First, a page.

Crystal engineering approaches to controlling the formation of molecular complexes and their polymorphs

Martin, Craig Robert Leslie (2012) Crystal engineering approaches to controlling the formation of molecular complexes and their polymorphs. PhD thesis, University of Glasgow.

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This work aimed to investigate and exploit the hydrogen bonds generated between heterocyclic aromatic compounds, namely benzimidazole and imidazole, and the carboxylic acid group. The flexible but robust hydrogen bonds generated have been used to create molecular complexes, using practical and relevant co-molecules. A systematic approach has been used in the selection of co-molecules on the basis of crystal engineering principles. A library of robust hydrogen bonds and primary structural motifs has been generated, which has been used to explain the solid-state assembly of the collection of molecular complexes produced in this work and in related published structures. The similarities in hydrogen bond strength, bonding motifs and proton transfer behaviour between very dissimilar molecular complexes have been remarkable. The opposite is also true in other examples, with very similar molecular complexes showing remarkable differences, but overall, a picture is built up of predictable use of crystal engineering principles in designing molecular complexes with anticipated structural and packing features.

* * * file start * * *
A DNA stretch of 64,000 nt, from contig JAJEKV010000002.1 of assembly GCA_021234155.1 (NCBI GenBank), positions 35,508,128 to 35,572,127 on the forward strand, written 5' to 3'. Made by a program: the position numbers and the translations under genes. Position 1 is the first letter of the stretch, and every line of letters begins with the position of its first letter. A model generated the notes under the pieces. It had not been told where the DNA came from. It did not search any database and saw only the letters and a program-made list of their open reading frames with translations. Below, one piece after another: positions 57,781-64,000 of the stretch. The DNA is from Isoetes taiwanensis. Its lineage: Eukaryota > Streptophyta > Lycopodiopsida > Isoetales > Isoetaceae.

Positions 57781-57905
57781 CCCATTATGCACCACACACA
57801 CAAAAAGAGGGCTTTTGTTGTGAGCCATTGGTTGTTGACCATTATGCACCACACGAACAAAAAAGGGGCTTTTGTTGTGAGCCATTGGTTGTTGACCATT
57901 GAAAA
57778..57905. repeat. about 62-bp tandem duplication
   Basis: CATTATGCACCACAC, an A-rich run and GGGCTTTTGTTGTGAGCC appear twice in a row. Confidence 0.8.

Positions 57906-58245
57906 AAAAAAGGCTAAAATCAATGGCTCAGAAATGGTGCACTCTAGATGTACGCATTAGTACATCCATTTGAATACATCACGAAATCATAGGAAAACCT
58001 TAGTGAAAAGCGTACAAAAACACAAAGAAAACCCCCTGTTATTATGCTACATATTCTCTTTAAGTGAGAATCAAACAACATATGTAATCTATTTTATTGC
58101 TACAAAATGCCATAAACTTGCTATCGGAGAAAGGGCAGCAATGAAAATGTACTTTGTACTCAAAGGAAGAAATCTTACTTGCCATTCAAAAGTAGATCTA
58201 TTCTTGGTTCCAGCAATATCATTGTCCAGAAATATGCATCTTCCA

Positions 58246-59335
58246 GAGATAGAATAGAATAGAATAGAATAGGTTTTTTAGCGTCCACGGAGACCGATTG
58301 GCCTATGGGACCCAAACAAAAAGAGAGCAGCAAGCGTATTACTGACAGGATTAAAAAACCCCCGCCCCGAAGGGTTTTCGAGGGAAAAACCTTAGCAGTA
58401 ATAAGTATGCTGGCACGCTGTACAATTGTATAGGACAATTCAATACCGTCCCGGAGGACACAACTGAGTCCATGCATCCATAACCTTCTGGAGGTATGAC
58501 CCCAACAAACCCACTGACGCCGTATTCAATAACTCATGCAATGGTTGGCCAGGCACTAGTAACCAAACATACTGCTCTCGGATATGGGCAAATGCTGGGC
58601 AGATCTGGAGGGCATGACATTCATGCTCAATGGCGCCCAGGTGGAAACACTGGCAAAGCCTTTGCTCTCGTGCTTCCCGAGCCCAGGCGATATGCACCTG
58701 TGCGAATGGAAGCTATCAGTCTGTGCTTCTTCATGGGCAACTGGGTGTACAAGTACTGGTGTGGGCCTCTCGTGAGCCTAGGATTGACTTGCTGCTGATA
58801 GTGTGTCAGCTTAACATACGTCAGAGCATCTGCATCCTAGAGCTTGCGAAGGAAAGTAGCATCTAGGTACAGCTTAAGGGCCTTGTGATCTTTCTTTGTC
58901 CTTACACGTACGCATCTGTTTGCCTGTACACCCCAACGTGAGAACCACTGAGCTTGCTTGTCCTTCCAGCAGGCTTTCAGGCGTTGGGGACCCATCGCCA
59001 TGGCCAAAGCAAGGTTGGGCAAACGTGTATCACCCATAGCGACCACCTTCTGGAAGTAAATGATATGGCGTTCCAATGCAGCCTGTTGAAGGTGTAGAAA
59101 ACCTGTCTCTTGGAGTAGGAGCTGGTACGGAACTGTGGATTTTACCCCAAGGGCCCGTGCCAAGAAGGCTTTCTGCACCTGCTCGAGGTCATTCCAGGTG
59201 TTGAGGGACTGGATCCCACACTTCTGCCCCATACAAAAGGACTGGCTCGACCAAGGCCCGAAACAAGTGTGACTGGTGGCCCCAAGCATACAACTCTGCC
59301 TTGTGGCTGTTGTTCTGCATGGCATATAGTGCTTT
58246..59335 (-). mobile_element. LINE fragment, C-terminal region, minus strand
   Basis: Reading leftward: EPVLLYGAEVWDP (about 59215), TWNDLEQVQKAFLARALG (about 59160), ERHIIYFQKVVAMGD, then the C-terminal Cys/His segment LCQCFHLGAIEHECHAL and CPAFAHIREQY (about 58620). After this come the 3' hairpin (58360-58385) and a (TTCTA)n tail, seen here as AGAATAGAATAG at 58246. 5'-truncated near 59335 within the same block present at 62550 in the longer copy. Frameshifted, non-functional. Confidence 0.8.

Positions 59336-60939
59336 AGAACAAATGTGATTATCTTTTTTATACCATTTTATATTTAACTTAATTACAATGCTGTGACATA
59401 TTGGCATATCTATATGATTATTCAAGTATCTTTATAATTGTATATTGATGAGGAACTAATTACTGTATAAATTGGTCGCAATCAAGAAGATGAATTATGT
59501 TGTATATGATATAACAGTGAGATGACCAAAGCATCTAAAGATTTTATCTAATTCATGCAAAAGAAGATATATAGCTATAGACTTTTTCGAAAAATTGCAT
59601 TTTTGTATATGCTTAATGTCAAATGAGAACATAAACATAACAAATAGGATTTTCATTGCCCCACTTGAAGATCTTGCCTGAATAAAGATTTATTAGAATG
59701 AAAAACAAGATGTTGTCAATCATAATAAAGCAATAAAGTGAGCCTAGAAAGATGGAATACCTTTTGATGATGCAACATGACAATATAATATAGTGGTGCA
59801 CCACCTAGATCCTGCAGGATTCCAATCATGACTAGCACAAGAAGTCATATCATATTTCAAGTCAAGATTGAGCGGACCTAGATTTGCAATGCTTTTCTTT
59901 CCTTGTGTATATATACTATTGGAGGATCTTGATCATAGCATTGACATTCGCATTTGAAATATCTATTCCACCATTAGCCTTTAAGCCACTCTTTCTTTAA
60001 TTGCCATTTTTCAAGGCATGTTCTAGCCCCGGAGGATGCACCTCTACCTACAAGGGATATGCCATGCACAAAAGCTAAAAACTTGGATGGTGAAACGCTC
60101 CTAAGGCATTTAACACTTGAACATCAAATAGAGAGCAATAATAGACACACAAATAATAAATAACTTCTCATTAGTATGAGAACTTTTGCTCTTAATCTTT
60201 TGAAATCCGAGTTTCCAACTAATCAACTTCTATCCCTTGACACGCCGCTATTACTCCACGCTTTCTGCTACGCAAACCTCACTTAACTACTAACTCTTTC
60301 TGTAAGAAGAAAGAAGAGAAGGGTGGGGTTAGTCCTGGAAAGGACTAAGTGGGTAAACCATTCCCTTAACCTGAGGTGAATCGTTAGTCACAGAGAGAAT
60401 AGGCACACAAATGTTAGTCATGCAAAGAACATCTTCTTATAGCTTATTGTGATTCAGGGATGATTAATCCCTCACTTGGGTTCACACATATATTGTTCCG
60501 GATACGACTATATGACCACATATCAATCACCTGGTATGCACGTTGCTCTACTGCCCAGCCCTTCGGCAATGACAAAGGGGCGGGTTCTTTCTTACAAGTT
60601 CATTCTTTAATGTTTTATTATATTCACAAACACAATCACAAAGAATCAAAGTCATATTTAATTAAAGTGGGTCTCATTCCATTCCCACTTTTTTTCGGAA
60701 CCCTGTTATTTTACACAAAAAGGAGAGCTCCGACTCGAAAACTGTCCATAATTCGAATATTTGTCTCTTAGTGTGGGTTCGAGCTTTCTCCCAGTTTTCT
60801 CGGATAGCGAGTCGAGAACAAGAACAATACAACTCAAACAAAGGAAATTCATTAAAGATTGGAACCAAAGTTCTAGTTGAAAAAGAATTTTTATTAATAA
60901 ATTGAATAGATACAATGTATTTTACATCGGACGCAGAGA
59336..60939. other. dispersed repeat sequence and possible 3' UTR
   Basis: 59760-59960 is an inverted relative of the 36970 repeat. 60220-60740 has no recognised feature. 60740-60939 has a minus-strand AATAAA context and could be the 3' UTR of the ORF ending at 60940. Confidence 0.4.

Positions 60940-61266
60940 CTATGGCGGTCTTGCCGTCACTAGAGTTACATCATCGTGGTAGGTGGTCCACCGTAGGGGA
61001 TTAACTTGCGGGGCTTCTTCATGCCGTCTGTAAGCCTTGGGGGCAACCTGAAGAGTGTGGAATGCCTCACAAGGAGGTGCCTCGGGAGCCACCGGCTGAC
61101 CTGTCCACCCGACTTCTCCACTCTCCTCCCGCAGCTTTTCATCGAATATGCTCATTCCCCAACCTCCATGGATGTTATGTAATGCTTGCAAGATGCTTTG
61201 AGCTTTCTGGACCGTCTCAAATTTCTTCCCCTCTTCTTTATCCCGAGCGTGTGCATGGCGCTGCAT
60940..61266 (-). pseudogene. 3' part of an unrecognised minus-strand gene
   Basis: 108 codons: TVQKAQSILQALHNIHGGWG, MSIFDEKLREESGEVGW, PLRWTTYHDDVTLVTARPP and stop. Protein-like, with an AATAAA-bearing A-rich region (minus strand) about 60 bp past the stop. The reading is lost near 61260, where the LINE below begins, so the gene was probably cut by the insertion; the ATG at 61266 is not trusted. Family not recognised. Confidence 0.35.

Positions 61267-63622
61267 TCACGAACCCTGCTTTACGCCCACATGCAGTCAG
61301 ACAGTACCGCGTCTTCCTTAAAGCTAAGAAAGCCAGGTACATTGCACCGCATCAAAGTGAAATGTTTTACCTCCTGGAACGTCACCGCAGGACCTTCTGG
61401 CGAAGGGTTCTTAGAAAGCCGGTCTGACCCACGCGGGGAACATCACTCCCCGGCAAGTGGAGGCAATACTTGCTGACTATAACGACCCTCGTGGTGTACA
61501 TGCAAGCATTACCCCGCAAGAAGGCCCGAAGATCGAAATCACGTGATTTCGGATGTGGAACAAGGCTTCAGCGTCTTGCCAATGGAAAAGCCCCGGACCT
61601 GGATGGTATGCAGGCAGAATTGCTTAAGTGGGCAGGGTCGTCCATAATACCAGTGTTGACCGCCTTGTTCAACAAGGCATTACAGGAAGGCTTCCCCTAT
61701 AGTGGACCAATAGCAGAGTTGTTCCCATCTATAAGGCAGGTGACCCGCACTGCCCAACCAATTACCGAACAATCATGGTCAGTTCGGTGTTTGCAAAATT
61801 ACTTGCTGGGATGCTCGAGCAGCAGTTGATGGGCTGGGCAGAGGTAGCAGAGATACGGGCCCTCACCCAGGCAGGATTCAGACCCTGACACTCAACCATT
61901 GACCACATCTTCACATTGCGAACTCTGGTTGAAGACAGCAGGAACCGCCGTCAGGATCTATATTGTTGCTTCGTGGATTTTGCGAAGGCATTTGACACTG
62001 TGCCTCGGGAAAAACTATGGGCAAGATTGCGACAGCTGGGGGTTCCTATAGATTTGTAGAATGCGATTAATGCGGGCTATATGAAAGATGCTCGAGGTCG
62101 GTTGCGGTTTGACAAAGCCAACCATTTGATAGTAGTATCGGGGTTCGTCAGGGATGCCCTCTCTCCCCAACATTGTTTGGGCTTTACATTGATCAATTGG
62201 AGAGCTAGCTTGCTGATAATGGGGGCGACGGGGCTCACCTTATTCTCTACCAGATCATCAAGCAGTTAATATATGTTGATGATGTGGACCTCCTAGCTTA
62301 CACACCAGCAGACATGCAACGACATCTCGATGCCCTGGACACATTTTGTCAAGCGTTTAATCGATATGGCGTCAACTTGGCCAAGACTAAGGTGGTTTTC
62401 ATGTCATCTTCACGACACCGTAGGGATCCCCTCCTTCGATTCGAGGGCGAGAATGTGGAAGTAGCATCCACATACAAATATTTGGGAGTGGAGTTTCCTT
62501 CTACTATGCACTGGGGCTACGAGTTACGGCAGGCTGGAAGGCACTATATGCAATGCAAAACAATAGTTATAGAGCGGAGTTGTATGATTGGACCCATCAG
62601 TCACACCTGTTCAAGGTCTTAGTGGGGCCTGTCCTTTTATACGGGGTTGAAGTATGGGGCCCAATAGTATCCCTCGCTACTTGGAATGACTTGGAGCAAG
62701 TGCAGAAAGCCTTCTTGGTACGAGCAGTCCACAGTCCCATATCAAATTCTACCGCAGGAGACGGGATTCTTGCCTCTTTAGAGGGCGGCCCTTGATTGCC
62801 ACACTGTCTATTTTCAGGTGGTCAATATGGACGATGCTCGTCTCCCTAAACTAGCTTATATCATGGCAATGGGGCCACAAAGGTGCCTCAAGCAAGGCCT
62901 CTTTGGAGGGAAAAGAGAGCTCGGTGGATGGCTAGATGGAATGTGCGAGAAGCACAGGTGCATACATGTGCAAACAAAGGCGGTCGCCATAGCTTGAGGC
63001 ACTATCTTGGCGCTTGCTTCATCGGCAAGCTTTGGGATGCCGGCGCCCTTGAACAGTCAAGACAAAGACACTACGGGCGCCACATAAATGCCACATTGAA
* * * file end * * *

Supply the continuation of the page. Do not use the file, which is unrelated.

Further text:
The phenomenon of polymorphism, widely known but poorly understood, is essential to many industrial processes. A primary aim of this work was to promote and control the formation of molecular complex polymorphs through varying crystallisation conditions. Co-crystallisations involving benzimidazole with the whole series of halo-benzoic acid molecules were scrutinised and polymorphism found to be prominent throughout. Selective growth for individual forms has been achieved, offering the potential for polymorph selection, but not fully understood.

The behaviour of the protons was investigated in the molecular complexes generated; proton transfer was prevalent. This was achieved through three methods; firstly with the use of variable temperature X-ray and neutron diffraction experiments on the product, by altering the levels of pH during the crystallisation process and lastly by introducing competing acceptor sites through co-molecule selection.

A feasibility study into the use of the relatively new solvent-free crystallisation processes was undertaken. It was shown to be a successful technique in screening for polymorphs and molecular complexes.

Item Type: Thesis (PhD)
Qualification Level: Doctoral
Keywords: Crystal Engineering, Polymorphism, Single Crystal X-ray diffraction, cocrystallisation, molecular complexes, co-crystals, solvent free synthesis
Subjects: Q Science > QD Chemistry
Colleges/Schools: College of Science and Engineering > School of Chemistry
Supervisor's Name: Wilson, Prof. Chick C.
Date of Award: 2012
Depositing User: Mr Craig RL Martin
Unique ID: glathesis:2012-3154
Copyright: Copyright of this thesis is held by the author.
Date Deposited: 27 Jan 2012
Last Modified: 10 Dec 2012 14:04

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